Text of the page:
*A basis is a minimal subset (of vectors) that spans a particular vector space. (Plural: “bases.”)*

__BACKGROUND CONCEPTS__

A vector space (V) is *any nonempty* set (of vectors, matrices, polynomials, or functions) that satisfies *specific properties* of addition and scalar multiplication. A vector space consists of four entities: a set of vectors, a field of scalars, and two operations. Most commonly, these elements are in the field of real numbers, *R*.

A subspace W is a nonempty subset of a vector space V that satisfies the following conditions:

- If the vectors u, v ∈ W, then u + v ∈ W
- If u ∈ W, λ ∈ F (any scalar in a field F), then λu ∈ W.
- O
_{V} ∈ W

A subset is said to span a vector space if every vector in V can be written as a linear combination of the vectors in the subset. The span(S) is a subspace of V.

__DEFINITION__

A basis S is a linearly independent set of vectors S = {v_{1}, v_{2}, v_{3}, …, v_{n}} that spans a vector space V.

This states that the basis must have enough vectors to span V but not so many vectors that there is redundancy within the set, i.e. every element of V can be written as a linear combination of the basis S in a unique way.

__CONTINUATION__

A basis can be of two forms: A finite dimensional basis consists of a finite number of vectors. Otherwise, the set is an infinite dimensional basis. A basis cannot contain a zero element (however, a subspace must) because any set with 0_{V} is linearly dependent. The set {0_{V}} or a 'trivial subspace,' of V. The null set, Ø, is considered to be the bases for the trivial subspace, {0_{V}}, which is therefore a zero-dimensional subspace.

- A standard basis is the 'obvious' basis used to describe the vector space
*R*^{n}, using the form:
e_{1} = (1, 0, 0, …, 0)

e_{2} = (0, 1, 0, …, 0)

e_{3} = (0, 0, 1, …, 0)

¦ ¦

e_{n} = (0, 0, 0, …, 1)

For example, the standard basis for *R*^{3} is S = {(1,0,0), (0,1,0), (0,0,1)}.

Other bases can be created that span the same vector space by replacing any element of the bases by a scalar multiple of itself, or adding scalar multiples of other basis elements to it.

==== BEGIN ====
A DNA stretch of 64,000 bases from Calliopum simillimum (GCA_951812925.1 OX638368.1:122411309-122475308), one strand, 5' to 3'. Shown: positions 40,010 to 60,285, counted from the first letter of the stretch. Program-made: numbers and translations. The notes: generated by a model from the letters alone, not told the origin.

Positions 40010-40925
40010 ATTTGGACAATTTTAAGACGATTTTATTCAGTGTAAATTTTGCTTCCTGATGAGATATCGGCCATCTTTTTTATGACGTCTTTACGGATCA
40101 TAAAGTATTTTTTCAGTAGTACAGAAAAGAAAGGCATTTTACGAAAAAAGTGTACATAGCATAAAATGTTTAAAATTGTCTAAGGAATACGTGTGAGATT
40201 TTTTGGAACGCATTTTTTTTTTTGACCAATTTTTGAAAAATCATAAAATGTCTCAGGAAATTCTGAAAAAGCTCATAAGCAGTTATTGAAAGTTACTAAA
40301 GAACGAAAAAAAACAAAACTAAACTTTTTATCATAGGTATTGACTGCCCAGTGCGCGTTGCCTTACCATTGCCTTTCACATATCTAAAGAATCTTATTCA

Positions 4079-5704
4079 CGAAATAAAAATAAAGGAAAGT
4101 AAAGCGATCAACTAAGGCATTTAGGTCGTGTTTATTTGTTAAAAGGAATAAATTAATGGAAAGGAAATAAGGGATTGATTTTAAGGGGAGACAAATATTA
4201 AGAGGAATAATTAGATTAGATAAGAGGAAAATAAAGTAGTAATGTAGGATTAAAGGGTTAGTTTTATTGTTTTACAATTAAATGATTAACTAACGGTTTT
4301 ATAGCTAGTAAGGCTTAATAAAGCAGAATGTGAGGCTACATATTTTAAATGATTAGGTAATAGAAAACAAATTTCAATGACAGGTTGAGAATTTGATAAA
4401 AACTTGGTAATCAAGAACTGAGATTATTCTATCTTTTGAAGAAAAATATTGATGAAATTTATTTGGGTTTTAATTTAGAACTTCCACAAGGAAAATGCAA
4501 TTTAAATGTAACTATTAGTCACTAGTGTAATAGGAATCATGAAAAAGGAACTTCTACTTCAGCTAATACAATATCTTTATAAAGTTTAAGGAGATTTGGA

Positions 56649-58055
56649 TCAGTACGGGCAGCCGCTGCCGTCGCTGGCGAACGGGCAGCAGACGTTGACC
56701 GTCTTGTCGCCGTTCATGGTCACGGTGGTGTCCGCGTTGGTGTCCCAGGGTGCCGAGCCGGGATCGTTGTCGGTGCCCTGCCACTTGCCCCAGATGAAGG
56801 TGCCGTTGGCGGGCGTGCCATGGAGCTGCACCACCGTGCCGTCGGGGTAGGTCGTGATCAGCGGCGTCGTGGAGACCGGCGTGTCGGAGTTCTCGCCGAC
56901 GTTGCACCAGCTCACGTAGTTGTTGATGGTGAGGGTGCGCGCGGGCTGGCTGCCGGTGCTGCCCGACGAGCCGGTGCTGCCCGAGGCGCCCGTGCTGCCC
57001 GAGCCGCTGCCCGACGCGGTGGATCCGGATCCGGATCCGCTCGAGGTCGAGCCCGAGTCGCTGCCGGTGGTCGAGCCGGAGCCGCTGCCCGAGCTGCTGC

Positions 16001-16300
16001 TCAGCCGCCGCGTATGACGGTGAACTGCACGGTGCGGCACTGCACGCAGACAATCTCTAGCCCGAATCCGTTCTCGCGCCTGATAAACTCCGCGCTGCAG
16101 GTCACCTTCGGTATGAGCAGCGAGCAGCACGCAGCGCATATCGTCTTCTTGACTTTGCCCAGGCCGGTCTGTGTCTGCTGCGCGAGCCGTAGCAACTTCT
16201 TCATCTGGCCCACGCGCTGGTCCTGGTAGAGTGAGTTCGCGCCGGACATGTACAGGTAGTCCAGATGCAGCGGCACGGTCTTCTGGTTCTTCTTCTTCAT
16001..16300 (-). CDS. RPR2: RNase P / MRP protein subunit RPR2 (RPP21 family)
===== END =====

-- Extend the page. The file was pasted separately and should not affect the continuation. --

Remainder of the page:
Example: The set S = {(-7,0,0), (0, ¼, 0), (0,0,666)} and {(1,2,3), (0,1,0), (0,0,1)} are also bases for **R**^{3}.

The standard basis for polynomials of degree *n* or less is:

S = {1, x, x^{2}, x^{3}, …, x^{n}}.

The standard basis for 2x2 matrices is:

[1 0] [0 1] [0 0] [0 0]

S = { [0 0], [0 0], [1 0], [0 1] }

Bases for mxn matrices are formed similarly with '1' as a single entry with '0' everywhere else (There are mn such matrices in this basis.)

__MORE PROPERTIES__

- Every linearly independent set can be extended to a basis of a vector space (if the set is not already a basis).
- Similarly, every spanning set of a vector space can be reduced to a basis of V (again, if the set is not already a basis).
- Every basis of the same vector space V has the same number of elements.

__VERIFYING BASES__

Recall that according to the definition of a basis for *R*^{n}, S must span *R*^{n} and must be linearly independent (however, note that *R*^{n} is only one type of vector space for which a basis can be created).

Example: Show that S = {(1,1), (1,-1)} is a basis for *R*^{2}.

Let **x** = (x_{1}, x_{2}) represent an arbitrary vector in *R*^{2}. We must show that **x** can be written as a linear combination of elements in the vector space:
v_{1}=(1,1) and v_{2}=(1,-1).

Let λ ∈ *R* be a scalar. This is illustrated by:
**x** = λ1v_{1} + λ2v_{2}

Then,
**x** = λ1(1,1) + λ2(1,-1) by substitution

**x** = (λ1+λ2, λ1-λ2)

This can be written as two equations:
x_{1}= λ1+λ2

x_{2}= λ1-λ2

whose coefficients can be written as an augmented matrix:
[1 1 x_{1}]

[1 -1 x_{2}]

This matrix is then row-reduced to reduced row-echelon form, or Hermite form, using elementary row operations. The Hermite matrix is:
[1 0 (x_{1} + x_{2})/2]

[0 1 (x_{1} - x_{2})/2]

which states that λ1 = (x_{1}+ x_{2})*2 , λ2 = (x*_{1}- x_{2})2.

This matrix is of full rank, meaning that all rows are linearly independent. This shows that the system of equations has a unique solution. Therefore, we conclude that S spans *R*.

To check for linear independence, we examine the equation λ1v_{1} + λ2v_{2} = 0. If S is linearly independent, then only one solution (for the values of λ) exits, the trivial solution, λ1 = λ2 = 0. Plugging in values for v_{1} and v_{2}, we have:
λ1(1,1) + λ2(1,-1) = (0,0)

(λ1+λ2 , λ1-λ2) = (0,0)

λ1+λ2 = 0

λ1 - λ2 = 0

By inspection (or by setting up another row-reduction of the augmented matrix) we see that the system has a unique solution, the trivial solution. Therefore, S is linearly independent.
[1 1 0] [1 0 0]

[1 -1 0] → [0 1 0] , which states λ1 = 0 and λ2 = 0.

__FINDING A BASIS__

- Use the fact that any linearly independent set can be extended to a basis.
- Limitations on the vector space will also reduce the size of the basis.
- Example: The equation y=z defines a subspace of the vector space V=
*R*^{3}. Because the subspace is a copy of the *R*^{2} plane within *R*^{3}, the basis will only contain two elements.
- When building a basis, choose linearly independent vectors that are contained in the subspace until the entire subspace is spanned by the set.
- S={(0,1,1), (5,9,9)} satisfies the y=z condition (above) and has linear independence.

__DIMENSION OF A BASIS__

If a basis of a vector space V contains *n* elements (finitely many), then the dimension of V, dim(V), is *n*.

Example: The dimension of the plane y=z (with basis S={(0,1,1), (5,9,9)}) is 2. Note: a subspace has dimension, a basis does not.

- If W is a subspace of V, then dim(W) ≤ dim(V).
- If dim(W) = dim(V), then W=V (only when W is a subspace of V).

Sources:

Blyth, T.S., and E.F. Robertson. __Basic Linear Algebra.__ 2nd ed. London: Springer-Verlag London Limited, 2002.

Edwards, Bruce H., and Ron Larson. __Elementary Linear Algebra.__ Boston: Houghton Mifflin Company, 2000.